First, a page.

AP ART PORTFOLIO
This page is designed to inform 9th and 10th grade students and their parents about the AP Portfolio and Art Scholarships, and to help 11th and 12th grade students score well on the AP Portfolio and secure scholarship funds.
Much of the information here was originally organized by Greg Stanforth and the Moeller High School Art Department.
College Application and Scholarship Information Notebook
Complete a two page typed document for each of at least ten (10) schools your are considering for application and place it in a well organized folder/binder then present this to your parents. You will save yourself, your teachers/guidance counselors, and parents a great deal of time and headache by making this the first assignment of your senior year. Complete the following:
1. The name and address of the School
2. The phone number of the school to include the admissions department 1-800 number and the contact information for the department you plan to apply.
3. The Web address of the school
4. The email address of the school
5. The deadline date for admissions application
6. The deadline date for scholarship application. Is a separate application necessary? Are separate slides/images and/or essay required?
7. How many images are needed for application/scholarship portfolio?
8. Information needed with images and in what form (a simple list?).
9. How many letters of recommendation and from whom?
10. School tuition for a full time undergraduate day student
11. Approximate cost of room, board, transportation etc.
12. Is a personal interview necessary? Deadline? Is the interview waved for distance?
13. Application Fee amount.
14. Financial Aid form deadline.
A concentration is defined as “a body of work unified by an underlying idea that has visual coherence”.
What the judges are looking for:
Coherence of thought as demonstrated through the art work—is the work presented actually a concentration?
The quality of the concept/idea presented.
To what degree has the student investigated the idea? This also will include the amount of work or number of pieces represented.
Some aspects of an Excellent concentration include:
There is a strong connection between the work presented and the idea described.
The concentration is interesting and attracts the viewer
The work is of excellent technical quality
The work shows feeling; the artist has given something of himself
The work may evolve throughout the series without loosing focus.
The work takes risks; the artist has “thought outside the box” and it is successful
The body of work presented attracts viewer attention and makes the viewer think
You will complete 12 concentration pieces this school year to satisfy the AP College Board requirements of the AP Drawing Portfolio. To begin work on your concentration, begin thinking about things that you like (remember you are going to create 12 pieces of artwork (I would reccommend doing 14-16 then pickin the 12 best) …make sure that it is not going to get boring for you!).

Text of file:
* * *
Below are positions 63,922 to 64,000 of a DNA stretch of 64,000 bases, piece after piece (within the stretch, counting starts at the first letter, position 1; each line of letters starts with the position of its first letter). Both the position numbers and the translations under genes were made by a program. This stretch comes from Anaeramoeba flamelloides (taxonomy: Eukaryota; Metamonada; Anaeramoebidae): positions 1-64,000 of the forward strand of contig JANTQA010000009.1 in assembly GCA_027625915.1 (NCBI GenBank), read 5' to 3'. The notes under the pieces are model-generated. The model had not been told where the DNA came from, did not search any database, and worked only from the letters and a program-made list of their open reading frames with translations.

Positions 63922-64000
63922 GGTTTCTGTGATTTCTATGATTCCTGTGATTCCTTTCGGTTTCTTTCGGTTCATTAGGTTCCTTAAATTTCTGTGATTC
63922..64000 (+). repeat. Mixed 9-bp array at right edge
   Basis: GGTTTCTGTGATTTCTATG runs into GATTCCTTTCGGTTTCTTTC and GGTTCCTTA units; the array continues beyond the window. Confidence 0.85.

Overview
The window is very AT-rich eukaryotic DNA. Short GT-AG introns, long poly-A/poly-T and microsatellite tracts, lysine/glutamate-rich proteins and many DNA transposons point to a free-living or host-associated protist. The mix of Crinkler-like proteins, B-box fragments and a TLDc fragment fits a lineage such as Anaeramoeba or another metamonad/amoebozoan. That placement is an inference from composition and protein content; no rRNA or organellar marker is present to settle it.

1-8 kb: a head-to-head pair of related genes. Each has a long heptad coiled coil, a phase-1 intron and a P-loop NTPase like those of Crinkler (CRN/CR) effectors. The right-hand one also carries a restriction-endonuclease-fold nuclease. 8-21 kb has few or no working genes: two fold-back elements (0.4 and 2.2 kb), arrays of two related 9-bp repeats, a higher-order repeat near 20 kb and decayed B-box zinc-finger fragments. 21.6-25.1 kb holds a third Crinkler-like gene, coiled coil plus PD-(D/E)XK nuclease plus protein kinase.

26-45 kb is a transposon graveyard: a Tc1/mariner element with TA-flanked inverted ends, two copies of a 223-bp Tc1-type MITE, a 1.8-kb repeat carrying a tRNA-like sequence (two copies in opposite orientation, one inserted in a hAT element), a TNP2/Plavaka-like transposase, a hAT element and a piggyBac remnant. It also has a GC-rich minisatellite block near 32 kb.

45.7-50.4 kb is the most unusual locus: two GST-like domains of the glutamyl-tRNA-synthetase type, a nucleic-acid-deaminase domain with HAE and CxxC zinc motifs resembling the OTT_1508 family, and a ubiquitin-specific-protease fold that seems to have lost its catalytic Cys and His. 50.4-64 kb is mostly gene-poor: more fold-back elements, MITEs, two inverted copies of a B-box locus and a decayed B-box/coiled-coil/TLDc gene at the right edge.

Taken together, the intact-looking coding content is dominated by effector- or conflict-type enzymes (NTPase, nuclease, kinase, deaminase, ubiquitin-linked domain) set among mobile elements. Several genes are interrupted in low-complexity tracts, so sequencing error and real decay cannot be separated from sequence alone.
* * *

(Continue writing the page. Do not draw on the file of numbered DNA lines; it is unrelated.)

Your concentration can be based on the investigation of a theme, object, or subject. It can be simple.
You are on the path to a successful concentration when each artwork is excellent in quality, you have carried out an evocative theme, and your artwork has an underlying visual coherence.
If your concentration were a book and each artwork a page, how would all of your images connect together to be unified? How would the viewer be able to visually connect your images? How can you present a visually coherent body of work?
The AP readers will have only one chance to glance over the works and get the plot of the story. This means that you need to be very clear and logical about the progression of your idea and have a distinct theme or storyline. The concentration artwork should evolve or revolve around the central idea so that each image further enhances the story or idea you're trying to communicate.
AP Concentration Commentary:
Clearly and simply state the central idea of your concentration. (500 characters maximum)
Explain how the work in your concentration demonstrates your intent and the sustained investigation of your idea. You may refer to specific images as examples.
Keep your idea simple.
Ideas and Starting Points for Concentrations
Things forgotten. Abandoned buildings, old train tracks, etc...
Non-objective, or abstract designs based on different cultures and their mythology such as the Austrian Aborigines, etc.
Evolution and or disintegration of an object.
Illustrating fears and other emotions.
Human form in motion.
Modern day fairy Tales – original story with illustrations.
Original Comic book
Making your own creative book.
Circus – color , movement, excitement, etc.
The juxtaposition of objects.
Design from Nature/Nature as Design
Things that come in pairs
Mirrors and Reflections
Looking through a window
Juxtaposition of unusual objects